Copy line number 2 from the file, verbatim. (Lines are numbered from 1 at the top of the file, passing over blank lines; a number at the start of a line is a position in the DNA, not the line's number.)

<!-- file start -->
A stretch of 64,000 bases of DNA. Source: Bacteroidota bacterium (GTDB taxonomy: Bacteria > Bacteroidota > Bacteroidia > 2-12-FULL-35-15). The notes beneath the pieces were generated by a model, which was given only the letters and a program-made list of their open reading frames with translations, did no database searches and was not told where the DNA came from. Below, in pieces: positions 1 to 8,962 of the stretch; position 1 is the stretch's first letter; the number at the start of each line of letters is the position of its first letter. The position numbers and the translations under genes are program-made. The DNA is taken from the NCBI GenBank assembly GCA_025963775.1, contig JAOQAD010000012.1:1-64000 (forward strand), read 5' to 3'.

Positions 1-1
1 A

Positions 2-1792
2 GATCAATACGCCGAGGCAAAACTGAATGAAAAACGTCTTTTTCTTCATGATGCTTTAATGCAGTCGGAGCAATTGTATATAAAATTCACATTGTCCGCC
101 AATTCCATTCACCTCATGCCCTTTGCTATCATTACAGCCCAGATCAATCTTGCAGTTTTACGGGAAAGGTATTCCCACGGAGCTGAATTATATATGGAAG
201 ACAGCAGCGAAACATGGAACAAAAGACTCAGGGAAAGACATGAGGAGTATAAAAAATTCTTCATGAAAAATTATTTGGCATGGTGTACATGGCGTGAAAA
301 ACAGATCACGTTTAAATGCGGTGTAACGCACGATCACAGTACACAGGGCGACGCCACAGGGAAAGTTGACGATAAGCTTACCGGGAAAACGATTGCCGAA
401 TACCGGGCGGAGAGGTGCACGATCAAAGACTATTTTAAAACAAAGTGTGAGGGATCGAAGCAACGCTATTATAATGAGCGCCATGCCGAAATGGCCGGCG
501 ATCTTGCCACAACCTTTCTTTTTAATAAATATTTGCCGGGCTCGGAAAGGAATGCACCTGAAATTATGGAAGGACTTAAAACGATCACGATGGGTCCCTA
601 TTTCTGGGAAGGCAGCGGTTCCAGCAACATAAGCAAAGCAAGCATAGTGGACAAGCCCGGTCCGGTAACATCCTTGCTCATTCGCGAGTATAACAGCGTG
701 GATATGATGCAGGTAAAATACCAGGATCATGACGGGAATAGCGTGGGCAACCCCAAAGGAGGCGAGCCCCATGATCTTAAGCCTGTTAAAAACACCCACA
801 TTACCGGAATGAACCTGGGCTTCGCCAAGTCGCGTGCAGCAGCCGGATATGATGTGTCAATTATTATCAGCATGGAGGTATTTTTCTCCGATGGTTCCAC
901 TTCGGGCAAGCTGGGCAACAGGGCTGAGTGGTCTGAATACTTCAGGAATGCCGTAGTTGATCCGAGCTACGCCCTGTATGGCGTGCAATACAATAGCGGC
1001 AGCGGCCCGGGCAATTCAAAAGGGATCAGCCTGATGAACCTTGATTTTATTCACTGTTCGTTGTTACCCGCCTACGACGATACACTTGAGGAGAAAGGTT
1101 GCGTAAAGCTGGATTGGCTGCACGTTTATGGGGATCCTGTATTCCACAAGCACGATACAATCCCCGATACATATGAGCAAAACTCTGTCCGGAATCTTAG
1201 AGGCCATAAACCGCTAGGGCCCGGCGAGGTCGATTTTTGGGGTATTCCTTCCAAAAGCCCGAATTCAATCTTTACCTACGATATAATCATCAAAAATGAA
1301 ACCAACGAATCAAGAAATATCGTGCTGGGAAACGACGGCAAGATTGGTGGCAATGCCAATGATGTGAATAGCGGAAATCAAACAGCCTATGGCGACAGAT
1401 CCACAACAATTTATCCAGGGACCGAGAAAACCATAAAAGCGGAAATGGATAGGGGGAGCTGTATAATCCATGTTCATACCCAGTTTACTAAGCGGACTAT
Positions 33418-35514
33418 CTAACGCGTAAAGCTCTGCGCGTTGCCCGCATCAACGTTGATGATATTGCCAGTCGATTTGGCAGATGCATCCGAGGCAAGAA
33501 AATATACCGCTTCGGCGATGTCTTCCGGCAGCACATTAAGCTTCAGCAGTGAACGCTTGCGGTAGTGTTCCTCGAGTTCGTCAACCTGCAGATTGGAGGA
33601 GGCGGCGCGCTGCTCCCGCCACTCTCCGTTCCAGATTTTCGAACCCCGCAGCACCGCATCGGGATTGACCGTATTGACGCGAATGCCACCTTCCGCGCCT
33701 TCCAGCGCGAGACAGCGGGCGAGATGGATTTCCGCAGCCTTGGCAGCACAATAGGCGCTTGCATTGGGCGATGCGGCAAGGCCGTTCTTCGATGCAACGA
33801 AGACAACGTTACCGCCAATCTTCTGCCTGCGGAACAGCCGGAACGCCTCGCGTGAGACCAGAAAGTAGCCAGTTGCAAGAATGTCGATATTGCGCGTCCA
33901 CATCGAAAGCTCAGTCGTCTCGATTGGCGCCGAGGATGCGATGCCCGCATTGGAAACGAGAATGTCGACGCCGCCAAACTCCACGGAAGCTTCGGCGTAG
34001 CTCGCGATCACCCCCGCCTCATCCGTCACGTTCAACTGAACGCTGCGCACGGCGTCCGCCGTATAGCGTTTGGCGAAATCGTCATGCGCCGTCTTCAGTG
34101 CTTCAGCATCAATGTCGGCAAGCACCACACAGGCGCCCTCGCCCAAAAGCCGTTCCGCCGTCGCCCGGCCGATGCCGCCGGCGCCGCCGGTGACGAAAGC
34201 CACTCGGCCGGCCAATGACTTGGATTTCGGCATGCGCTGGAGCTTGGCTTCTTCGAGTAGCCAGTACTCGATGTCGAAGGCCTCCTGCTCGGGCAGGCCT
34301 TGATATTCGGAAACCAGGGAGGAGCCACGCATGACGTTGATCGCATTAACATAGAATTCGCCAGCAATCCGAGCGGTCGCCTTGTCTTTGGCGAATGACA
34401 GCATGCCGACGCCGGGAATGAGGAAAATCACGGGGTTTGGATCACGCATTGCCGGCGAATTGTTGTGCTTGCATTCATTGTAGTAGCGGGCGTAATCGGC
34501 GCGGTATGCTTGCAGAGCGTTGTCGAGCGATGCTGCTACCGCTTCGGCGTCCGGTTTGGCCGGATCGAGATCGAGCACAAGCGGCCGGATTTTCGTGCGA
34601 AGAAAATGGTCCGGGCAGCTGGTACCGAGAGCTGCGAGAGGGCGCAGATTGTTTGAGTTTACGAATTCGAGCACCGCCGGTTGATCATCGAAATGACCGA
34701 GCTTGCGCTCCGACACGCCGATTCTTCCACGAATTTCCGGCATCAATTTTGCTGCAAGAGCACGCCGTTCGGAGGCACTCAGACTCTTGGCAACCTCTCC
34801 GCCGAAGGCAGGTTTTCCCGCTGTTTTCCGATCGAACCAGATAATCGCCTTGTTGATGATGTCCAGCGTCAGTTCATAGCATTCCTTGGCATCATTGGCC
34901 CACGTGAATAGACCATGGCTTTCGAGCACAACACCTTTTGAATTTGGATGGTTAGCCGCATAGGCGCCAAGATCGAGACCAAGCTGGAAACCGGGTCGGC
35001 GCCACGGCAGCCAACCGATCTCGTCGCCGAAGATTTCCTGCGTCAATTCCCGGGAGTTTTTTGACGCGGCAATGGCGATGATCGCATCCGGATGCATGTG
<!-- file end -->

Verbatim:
Positions 1-1